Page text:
Much depends also on Iran’s actions in the Abu Kemal area, where Shia forces face a fierce battle against the remnants of ISIS and the Free Syrian Army.
There is also the possibility of the Free Syrian Amry leaving Jordan to take the entire Jordan-Syrian border under its control, making it a direct route for militants of all kinds into Syria. Therefore, one can only hope that Iran will continue providing support to prevent this.
Clearly, it is too early to even speak about the end of the Syrian conflict. It will continue, but in a different form and between different forces. Russia has already announced its intention to withdraw its military forces from Syria, leaving just enough soldiers to maintain two of its military bases. It’s clear that sooner or later armed clashes will lead to a situation where it will be necessary to solve the issue politically. And it will be up to Iran, Turkey and the United States to come to an agreement.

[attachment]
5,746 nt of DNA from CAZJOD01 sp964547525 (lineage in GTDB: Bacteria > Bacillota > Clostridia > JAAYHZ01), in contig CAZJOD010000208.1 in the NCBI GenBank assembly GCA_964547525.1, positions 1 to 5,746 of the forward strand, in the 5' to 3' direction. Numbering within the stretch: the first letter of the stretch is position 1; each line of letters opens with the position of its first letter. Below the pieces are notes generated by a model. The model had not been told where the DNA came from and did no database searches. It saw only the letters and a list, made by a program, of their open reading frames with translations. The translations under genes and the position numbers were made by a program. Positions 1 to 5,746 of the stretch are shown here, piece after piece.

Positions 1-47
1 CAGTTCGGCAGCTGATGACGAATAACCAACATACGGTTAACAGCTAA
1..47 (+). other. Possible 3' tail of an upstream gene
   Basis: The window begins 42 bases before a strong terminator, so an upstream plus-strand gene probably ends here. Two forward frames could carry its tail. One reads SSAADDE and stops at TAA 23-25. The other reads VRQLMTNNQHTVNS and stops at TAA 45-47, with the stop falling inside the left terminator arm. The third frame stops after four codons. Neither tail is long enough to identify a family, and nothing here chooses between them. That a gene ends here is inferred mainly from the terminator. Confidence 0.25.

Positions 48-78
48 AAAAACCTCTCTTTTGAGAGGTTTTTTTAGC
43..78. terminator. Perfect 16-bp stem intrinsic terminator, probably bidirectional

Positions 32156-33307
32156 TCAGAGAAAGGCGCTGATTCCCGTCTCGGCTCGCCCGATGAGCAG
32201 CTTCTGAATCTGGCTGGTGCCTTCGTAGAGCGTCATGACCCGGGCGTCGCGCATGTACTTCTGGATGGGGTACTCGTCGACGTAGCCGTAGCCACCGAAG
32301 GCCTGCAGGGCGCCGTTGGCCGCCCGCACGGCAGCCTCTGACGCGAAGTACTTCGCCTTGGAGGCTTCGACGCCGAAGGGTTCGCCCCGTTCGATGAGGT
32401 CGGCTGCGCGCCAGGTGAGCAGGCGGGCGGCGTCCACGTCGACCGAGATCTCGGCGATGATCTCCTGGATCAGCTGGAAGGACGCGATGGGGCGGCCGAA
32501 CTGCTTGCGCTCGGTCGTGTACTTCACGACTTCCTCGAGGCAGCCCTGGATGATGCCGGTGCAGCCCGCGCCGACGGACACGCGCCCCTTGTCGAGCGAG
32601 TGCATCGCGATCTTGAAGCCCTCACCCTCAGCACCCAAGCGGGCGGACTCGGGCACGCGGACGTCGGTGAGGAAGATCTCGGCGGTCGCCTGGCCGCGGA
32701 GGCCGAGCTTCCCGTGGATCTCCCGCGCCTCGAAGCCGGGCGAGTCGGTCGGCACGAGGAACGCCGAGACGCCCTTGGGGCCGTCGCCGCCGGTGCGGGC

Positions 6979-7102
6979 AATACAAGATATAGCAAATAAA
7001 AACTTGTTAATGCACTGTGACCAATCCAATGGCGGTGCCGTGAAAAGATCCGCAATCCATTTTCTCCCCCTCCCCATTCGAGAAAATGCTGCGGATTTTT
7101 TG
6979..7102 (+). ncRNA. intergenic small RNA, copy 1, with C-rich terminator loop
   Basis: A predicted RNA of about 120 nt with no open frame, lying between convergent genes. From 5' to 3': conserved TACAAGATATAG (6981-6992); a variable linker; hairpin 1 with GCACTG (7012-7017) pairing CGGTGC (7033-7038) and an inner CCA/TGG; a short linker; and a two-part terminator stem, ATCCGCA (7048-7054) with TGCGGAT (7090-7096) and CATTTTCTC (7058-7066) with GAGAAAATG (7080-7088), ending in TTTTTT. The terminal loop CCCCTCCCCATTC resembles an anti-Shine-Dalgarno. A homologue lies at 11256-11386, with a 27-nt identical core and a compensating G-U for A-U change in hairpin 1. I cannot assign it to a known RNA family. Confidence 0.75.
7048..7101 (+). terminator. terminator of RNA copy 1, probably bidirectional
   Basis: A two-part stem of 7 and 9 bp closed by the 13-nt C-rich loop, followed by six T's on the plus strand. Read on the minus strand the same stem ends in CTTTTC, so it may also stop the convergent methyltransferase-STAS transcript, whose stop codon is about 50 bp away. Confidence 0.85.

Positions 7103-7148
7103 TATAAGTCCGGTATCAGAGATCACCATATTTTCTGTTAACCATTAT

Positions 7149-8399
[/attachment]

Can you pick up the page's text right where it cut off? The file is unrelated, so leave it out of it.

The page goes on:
By Alexander Orlov
Source: New Eastern Outlook